Price Units


10/1/2012 Note: Act now as we have only 3 engines left in the current production run, scheduled to be completed in November. – SOLD

10/1/2012 Note: Act now as we have only 2 engines left in the current production run, scheduled to be completed in November.

Subsequent orders for manufacturer delivery is estimated in March 2012.

Title Input Calc Constants Value Units
MAWP – Maximum allowable working pressure 150
To Determine Steam Engine Boiler Horsepower
P – Mean Effective Pressure in Cylinder 80% of
120 Mean Effective Pressure in Cylinder 80% of boiler 80%
L – Length of Stroke in feet 4 0.3333333 Converted to Inches.
A – Area of Piston in Inches 3 7.0685835
N – Revolutions per minute 700 700
Boiler HP
6.00 1 HP = 33,000 ft-lbf/min 33000 ft-lbf
Engine Horse Power with 2 pistons 11.995172
Pounds of steam per hour 413.83 The Boiler Horsepower (BHP) is the amount of energy
required to produce 34.5 pounds of steam per hour at a pressure and
temperature of 0 Psig and 212 oF, with feedwater at 0 Psig and 212 oF
34.5 lbs
Gallons of water per hour 50 Water Weight per gallon 8.3 lbs
To Determine Electrical Generation
Horse Power (20% less)
9.5961376 Pulley Efficiency 80%
Kilo Watts per hour with loss 6 Generator Efficiency 80%
AMPS per hour 49.80 Watts per HP 746 watts
To Determine Boiler Fuel Usage
BTU Input 413833.43 1000 BTU’s per pound of steam for a BHP is
equivalent to 33,475 BTU/Hr
Actual BTU Input with Added Fuel 496600 20% fuel Added for inefficiency
Lodgepole Wood BTU per pound
6206 20%
Moister of Lodge-pole Pine based on Site:
2465 pounds
per cord
Pounds of wood per hour 80.02
Cord per hour 3.25%
P=Mean Effective Pressure in
Cylinder (MEP)
L=Length of Stroke in FEET (times
2 for Double acting engine)
A=Area of Piston in Inches
N=Revolutions per minute

Manufacturer’s Details:
This two-cylinder, up to 20-horsepower, 3 x 4-inch, double-acting, 90° “V” engine is designed in the simplest possible form for steady-state power production.
It will produce up to 20 hp with a maximum of 200 psig @ 700 rpm.
It is well balanced and is designed for self-starting.
Its low-speed torque is in the order of 200 ft-lb and should be handled carefully.
It has very large balanced piston valves that will greatly increase its efficiency and can stand a considerable amount of superheat. Its nominal cutoffs are 55% admission and 65% exhaust. Cylinder clearance volume is in the order of 12–13% and will allow for moderate compression, which helps in starting the engine from cold.
Admission starts at 1% before dead centers to aid in high-speed running with the standard 55° eccentrics.
This engine is not equipped with reverse or variable valve timing.
Power can be increased by changing the eccentric angle to 60- 65°, but this also decreases engine efficiency.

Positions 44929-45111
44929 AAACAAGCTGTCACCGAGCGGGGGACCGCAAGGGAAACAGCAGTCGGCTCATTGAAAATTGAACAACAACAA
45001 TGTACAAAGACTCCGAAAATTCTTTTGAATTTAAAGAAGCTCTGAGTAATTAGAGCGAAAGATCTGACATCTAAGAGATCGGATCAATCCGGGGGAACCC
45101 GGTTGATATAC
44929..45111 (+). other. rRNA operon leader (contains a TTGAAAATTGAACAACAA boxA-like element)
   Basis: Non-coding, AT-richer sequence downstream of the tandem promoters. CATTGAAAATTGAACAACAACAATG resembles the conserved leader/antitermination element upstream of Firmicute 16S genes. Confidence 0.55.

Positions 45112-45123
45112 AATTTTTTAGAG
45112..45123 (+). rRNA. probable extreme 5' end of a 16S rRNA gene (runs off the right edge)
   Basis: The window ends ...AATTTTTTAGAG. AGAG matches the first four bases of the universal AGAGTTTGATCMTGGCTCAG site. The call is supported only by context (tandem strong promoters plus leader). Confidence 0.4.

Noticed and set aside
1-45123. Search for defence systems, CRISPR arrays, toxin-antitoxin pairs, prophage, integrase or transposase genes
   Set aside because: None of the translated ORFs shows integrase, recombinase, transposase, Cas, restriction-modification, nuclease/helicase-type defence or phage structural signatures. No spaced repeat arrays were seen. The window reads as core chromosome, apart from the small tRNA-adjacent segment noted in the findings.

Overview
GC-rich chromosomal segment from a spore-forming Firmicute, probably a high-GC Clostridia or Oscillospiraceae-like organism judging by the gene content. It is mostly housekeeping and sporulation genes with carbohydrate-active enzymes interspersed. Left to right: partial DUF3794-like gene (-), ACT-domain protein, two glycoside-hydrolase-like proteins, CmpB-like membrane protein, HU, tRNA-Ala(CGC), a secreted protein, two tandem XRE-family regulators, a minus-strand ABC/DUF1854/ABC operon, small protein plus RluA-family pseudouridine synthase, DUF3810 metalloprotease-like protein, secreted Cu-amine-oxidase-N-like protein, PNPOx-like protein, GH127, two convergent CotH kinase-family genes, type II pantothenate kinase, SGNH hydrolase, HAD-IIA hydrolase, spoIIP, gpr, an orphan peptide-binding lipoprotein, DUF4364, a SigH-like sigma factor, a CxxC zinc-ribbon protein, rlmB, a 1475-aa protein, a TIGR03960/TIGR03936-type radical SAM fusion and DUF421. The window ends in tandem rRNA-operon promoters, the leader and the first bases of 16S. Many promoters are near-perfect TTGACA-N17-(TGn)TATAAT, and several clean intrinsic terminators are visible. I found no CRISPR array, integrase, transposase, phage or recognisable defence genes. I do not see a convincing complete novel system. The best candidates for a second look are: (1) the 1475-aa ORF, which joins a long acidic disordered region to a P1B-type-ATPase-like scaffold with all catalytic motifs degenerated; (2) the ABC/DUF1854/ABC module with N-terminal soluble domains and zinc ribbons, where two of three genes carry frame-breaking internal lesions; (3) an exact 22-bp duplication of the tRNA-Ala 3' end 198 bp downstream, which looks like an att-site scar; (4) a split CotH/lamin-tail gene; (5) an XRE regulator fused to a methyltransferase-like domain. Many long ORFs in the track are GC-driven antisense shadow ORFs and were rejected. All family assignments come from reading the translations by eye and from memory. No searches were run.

This engine has a drip valve on the bottom of each valve bore to augment getting rid of condensed water when the engine is started from cold.
Warning:  Hydraulic lock and damage can occur when a piston-valve engine is started carelessly from cold.
The two-cylinder “V” engine design was used with great success for small engines by Abner Doble and by Bill Besler in his famous steam-powered airplane.
It is the simplest and lightest configuration for a two-cylinder engine and requires only two crank webs and a crankshaft of only five parts.
The intake and exhaust manifolds are not included. Motor mount brackets can be made out of 1-1/2″ steel angle iron 18″ to 24″ long and bolted to the two bottom ½” holes in each end plate.
It is advisable to mount a 8 to 10-inch pulley on the CW main shaft for hand rotation to ease starting the engine Add approximately one quart of MOBILE SYNTHETIC 30-40 weight air compressor oil to the crankcase, view the level in the crankcase sight glass. This oil will not solidify if water/steam were to enter the crankcase. Regular synthetic oil can be used. Connect low-pressure air to the two steam inlets in the two blocks and the engine should run nicely. It would be wise to recheck the valve timing and make sure that the admission to both the piston top and bottom are about equal. Correct valve timing is most important. Install an engine oiler before running on hot steam.
ENGINE OILING— On occasion open the bottom drain plug and see if any water has accumulated in the bottom of the crankcase. If so, let it run out, and then close the drain plug.
Before operation, make sure the oil level is visible in the sight glass. This engine requires steam cylinder oil injected into the steam line to protect the valve and piston from wear. MOBILE ONE synthetic oil of 400 viscosity is recommended, as well as any steam cylinder oil. The feed rate should be in the order of 1 quart per every 50– 60 hours of operation with highly superheated steam.